But the cast herein assembled handles it all BEAUTIFULLY. There's an interesting touch in this production- the set design by Russell Methany (which is quite clever in its sparseness and utter adaptability) allows for two levels of space at the edges of the theatre, with doorframe-esque openings in which boys appear CONSTANTLY during the play. They lounge, read, and gaze soulfully out over the audience as the action takes place onstage. As the four unnamed ensemble boys look on during the classroom scenes, it's an echo of your own longings from the audience. You AREN'T among the privileged few, this ISN'T your teacher and those aren't your friends, but you do long to be among them. As they fly through a BRILLIANT scene done entirely in French (ou tous les étudiants utilisent le subjonctif et le conditionnel, bien sur), you realise through the laughter that they've managed to create something truly wonderful onstage. There's a wonderful camaraderie and complicity among the boys that had me wallowing in nostalgia for my own Cleverer Than Thou school friends. Nick Stevens in particular has a quick and lively wit as Timms that is particularly of note- it's a fun role that he takes full advantage of, but never to the detriment of the text, character, or overall movement of the play. It's a delight to see. One could wish that as Posner, Owen Scott could take a moment to note his castmate's technique- Posner has a fair share of some of the play's best lines, but at several moments on Friday's performance, Scott seemed a trifle too aware of the imminent audience reaction. A few too many lines were, for my taste, served up with an unnecessary punch (something that even veteran Floyd King fell prey to at a few key moments).

Let it be known: as Hector, Floyd King works wonders. He dazzles as the showman teacher everyone longs to have had and, in a moment, can turn and reveal the flaws and pain that bring the façade crashing into a human reality. It's a magnificent role he marvelously performs and does well to illustrate why he's regarded as one of DC's finest actors.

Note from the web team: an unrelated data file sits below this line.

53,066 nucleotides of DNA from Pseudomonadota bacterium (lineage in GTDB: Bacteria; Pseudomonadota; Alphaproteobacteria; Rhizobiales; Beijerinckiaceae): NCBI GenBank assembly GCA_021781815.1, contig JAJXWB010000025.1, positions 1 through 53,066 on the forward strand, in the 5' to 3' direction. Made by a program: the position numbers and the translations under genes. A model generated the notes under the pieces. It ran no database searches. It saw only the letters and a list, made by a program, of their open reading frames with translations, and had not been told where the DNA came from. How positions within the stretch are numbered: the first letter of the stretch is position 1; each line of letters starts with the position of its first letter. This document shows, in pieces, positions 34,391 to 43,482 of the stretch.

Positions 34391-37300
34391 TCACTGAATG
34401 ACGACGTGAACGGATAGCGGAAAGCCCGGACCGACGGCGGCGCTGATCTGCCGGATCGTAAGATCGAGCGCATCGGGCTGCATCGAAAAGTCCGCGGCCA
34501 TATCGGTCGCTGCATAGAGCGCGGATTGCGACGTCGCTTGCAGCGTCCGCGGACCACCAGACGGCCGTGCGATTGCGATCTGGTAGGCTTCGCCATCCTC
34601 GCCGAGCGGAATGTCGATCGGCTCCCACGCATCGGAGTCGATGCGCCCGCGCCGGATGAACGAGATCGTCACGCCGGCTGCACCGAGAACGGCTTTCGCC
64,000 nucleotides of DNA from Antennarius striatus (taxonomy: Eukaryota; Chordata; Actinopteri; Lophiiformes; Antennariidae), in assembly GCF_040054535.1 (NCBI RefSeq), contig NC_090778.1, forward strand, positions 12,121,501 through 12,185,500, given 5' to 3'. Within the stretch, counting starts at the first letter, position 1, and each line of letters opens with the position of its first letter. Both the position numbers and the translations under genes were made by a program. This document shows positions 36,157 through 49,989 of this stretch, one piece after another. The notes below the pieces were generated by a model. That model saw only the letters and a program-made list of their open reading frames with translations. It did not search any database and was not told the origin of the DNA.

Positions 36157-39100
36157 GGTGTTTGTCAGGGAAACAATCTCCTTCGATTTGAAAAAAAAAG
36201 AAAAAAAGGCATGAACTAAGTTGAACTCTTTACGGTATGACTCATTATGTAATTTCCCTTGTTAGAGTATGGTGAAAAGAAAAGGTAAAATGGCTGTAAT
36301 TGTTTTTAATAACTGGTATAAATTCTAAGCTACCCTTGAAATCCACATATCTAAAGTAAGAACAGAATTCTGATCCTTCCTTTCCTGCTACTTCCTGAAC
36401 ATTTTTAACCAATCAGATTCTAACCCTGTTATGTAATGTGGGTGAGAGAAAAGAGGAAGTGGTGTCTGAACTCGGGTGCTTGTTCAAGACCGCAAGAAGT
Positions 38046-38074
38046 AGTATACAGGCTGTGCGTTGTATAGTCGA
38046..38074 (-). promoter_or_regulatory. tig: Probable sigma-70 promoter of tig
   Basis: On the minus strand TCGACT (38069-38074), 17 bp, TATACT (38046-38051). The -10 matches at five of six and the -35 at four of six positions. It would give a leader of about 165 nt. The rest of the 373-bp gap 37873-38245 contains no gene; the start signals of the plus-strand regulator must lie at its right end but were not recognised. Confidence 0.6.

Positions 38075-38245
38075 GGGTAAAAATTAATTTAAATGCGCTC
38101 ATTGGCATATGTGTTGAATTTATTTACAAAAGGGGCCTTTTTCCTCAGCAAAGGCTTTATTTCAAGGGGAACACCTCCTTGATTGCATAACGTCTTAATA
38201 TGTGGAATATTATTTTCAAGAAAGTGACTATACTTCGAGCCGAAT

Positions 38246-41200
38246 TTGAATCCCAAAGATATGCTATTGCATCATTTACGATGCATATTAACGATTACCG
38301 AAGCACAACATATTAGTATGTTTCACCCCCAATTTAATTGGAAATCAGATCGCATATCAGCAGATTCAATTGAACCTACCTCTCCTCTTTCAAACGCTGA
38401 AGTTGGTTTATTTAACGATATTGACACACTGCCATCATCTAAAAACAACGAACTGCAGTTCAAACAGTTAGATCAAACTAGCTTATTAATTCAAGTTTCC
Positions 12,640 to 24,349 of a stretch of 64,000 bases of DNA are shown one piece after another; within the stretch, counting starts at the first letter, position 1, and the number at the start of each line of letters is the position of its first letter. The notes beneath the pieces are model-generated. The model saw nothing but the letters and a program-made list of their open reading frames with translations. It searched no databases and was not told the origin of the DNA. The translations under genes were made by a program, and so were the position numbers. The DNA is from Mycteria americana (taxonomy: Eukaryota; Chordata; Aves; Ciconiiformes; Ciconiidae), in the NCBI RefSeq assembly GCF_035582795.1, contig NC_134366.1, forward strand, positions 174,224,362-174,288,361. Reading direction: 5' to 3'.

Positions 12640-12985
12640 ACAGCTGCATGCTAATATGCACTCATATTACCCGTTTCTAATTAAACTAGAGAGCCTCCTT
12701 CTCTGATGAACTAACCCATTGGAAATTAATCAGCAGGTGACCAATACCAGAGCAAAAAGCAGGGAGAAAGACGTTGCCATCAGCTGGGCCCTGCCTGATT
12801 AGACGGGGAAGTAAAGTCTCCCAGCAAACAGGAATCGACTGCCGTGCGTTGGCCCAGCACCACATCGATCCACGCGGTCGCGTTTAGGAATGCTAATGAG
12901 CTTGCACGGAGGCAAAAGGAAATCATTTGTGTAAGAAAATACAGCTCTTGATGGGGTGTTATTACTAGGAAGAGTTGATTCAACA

As the rival teacher, Irwin, Simon Kendall does a fine job throughout but truly shines in his scenes with Jay Sullivan, the rakish Dakin. Their confrontation in the play's final fifteen minutes was THRILLING and thrumming and setting off sparks throughout the theatre. As I noted to my companion for the evening, it was also SMOKIN' HOT. Their characters' relationship is fraught with all manner of intoxicating tension, power plays, and a few moments where raw honesty breaks free from underneath the habitually wry, cocked eyebrow. It's DELICIOUS to watch and I applaud both actors enormously.

I also want to send a shout out to the other two members of the school staff- Tana Hicken as Mrs. Lintott and James Slaughter as the Headmaster. Hicken's is a role that can easily fall flat, but her Totty sparkles. Slaughter manages to make the Headmaster REAL in a way I hadn't seen before- instead of a cartoon, he presents someone far more recognizable and thereby far MORE of a threat. Well done to them both.

An idle Might Have Been- music is a HUGE part of the play and is used throughout. I would wish that there Might Have Been a little more use of the piano in transitions and a little LESS of the blaring 80s pop, which became progressively more intrusive as the evening progressed. *shrug* That could just be me, but with a trained musician in the cast as Scripps (a fine Ben Diskant), there seems little reason to underuse his talents. The pop music adds a layer of separation between a contemporary audience and the action onstage that seems forced and unnecessary when half the appeal for the play (IMO) is that it feels so very close to home and nothing like a period piece. There's no need to turn it into one.

For my money, Studio has produced a damn fine production of a damn fine play. It's well cast, cunningly directed, and now EXTENDED! AGAIN! So you all have time to go see it. And hey- I might even be there for a second round. I'll be the one gazing starry-eyed in the direction of the stage, watching my lovely play Do It's Thing.

I also want to take this moment to create my own system of rating. I'm not much of a person for stars or thumbs up or smiley faces or any other objective rating system.

I choose CAPSLOCK!

So on a CAPSLOCK! scale, I say that The History Boys at Studio is a GOGOGOGO NOW!!!!! production. So there. :D